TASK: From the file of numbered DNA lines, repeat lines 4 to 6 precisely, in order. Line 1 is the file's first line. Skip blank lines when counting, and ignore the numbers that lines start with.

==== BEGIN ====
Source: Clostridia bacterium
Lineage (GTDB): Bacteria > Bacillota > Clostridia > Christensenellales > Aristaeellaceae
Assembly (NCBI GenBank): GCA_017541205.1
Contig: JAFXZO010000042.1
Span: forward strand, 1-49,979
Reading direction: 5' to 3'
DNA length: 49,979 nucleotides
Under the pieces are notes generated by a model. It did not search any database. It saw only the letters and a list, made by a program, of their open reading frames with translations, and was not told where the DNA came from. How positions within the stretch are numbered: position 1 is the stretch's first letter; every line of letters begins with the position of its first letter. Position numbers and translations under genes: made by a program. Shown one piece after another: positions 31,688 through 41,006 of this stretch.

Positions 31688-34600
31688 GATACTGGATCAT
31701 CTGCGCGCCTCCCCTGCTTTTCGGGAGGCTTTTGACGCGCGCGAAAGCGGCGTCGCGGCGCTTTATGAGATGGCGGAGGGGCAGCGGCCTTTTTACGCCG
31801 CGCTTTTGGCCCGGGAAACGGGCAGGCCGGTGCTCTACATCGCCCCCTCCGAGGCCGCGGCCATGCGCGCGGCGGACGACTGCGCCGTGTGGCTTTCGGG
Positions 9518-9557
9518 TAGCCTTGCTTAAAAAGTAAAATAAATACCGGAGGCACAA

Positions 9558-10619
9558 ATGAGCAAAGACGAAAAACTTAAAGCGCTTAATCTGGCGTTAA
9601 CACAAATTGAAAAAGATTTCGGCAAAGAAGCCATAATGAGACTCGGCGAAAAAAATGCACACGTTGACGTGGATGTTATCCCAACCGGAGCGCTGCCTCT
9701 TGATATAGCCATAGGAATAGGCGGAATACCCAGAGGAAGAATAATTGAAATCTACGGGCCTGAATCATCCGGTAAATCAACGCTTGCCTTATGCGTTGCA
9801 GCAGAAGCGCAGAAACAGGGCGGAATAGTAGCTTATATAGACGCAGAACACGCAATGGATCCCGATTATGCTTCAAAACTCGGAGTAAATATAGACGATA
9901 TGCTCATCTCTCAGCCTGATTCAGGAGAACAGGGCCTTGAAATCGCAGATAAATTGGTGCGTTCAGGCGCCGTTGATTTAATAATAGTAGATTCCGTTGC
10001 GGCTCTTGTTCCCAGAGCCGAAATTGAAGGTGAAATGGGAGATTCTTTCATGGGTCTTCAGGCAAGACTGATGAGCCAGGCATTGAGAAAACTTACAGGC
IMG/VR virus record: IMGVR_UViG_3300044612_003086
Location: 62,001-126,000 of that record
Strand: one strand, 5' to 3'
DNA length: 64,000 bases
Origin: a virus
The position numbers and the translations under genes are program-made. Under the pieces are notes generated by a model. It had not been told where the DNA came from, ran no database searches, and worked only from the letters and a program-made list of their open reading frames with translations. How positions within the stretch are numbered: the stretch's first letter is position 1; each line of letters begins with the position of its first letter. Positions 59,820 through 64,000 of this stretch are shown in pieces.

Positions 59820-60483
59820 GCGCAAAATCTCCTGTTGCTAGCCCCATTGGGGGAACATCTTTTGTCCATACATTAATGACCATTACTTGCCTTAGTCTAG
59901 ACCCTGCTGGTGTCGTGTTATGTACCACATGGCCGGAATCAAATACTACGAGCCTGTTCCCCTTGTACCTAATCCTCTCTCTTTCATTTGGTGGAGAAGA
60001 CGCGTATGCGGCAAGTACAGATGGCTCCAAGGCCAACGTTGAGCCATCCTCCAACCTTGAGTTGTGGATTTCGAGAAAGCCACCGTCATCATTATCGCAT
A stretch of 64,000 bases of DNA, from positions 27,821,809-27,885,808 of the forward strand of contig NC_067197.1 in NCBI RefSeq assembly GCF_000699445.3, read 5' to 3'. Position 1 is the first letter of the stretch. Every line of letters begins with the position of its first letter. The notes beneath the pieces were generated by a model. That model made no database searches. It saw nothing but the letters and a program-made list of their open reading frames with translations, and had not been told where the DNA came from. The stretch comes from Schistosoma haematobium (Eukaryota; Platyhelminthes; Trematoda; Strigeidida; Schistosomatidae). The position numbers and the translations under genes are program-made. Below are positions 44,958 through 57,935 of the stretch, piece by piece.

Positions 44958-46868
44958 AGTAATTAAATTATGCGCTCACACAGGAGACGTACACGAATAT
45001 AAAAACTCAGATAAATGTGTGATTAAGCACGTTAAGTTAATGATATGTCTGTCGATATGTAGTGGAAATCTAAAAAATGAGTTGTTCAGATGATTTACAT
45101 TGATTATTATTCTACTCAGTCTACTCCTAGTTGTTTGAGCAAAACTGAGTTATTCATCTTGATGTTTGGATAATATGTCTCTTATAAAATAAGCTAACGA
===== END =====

Contig: JAFXZO010000042.1
Span: forward strand, 1-49,979
Reading direction: 5' to 3'